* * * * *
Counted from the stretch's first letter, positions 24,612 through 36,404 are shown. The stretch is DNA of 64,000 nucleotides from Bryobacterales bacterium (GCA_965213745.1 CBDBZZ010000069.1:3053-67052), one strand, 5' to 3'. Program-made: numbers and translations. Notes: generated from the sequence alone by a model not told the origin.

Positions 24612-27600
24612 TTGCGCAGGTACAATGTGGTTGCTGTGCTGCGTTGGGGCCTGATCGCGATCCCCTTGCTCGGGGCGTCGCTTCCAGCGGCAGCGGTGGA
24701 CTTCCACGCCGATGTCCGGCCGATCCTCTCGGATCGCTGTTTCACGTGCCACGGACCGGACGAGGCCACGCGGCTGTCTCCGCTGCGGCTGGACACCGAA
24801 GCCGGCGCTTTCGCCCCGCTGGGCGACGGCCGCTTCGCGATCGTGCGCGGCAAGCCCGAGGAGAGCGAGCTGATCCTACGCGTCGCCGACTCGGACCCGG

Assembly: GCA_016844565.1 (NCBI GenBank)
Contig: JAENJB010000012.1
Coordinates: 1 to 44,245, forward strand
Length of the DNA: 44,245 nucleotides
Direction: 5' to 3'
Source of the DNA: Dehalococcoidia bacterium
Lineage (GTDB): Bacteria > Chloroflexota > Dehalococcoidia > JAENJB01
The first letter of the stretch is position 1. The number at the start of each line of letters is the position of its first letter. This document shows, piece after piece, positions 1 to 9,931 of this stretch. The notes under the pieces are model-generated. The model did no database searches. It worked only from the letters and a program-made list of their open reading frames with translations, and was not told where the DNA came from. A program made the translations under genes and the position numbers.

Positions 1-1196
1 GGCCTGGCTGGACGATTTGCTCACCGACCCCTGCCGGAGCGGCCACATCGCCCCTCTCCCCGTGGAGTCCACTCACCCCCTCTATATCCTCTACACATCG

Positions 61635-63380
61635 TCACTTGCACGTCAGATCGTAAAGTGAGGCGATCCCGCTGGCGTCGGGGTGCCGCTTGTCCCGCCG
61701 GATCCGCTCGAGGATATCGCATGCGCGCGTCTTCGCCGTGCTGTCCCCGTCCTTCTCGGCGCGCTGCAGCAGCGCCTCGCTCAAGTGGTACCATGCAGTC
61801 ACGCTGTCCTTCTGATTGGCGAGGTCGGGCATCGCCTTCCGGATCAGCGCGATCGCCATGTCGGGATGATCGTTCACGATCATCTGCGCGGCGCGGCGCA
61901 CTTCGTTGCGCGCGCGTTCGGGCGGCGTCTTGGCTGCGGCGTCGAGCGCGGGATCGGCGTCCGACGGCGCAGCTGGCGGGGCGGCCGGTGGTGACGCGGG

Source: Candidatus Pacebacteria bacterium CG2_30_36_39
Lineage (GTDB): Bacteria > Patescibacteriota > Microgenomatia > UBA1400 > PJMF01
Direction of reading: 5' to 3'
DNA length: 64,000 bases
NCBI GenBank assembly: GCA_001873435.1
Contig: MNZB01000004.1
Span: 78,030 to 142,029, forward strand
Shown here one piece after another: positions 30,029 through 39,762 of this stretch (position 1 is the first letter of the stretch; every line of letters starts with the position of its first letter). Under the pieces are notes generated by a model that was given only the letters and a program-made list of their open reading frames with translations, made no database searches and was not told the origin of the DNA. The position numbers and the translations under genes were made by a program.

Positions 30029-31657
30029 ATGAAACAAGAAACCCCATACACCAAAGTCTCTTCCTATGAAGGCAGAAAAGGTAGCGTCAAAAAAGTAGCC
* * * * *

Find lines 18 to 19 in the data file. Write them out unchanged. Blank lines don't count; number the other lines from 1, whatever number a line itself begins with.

61701 GATCCGCTCGAGGATATCGCATGCGCGCGTCTTCGCCGTGCTGTCCCCGTCCTTCTCGGCGCGCTGCAGCAGCGCCTCGCTCAAGTGGTACCATGCAGTC
61801 ACGCTGTCCTTCTGATTGGCGAGGTCGGGCATCGCCTTCCGGATCAGCGCGATCGCCATGTCGGGATGATCGTTCACGATCATCTGCGCGGCGCGGCGCA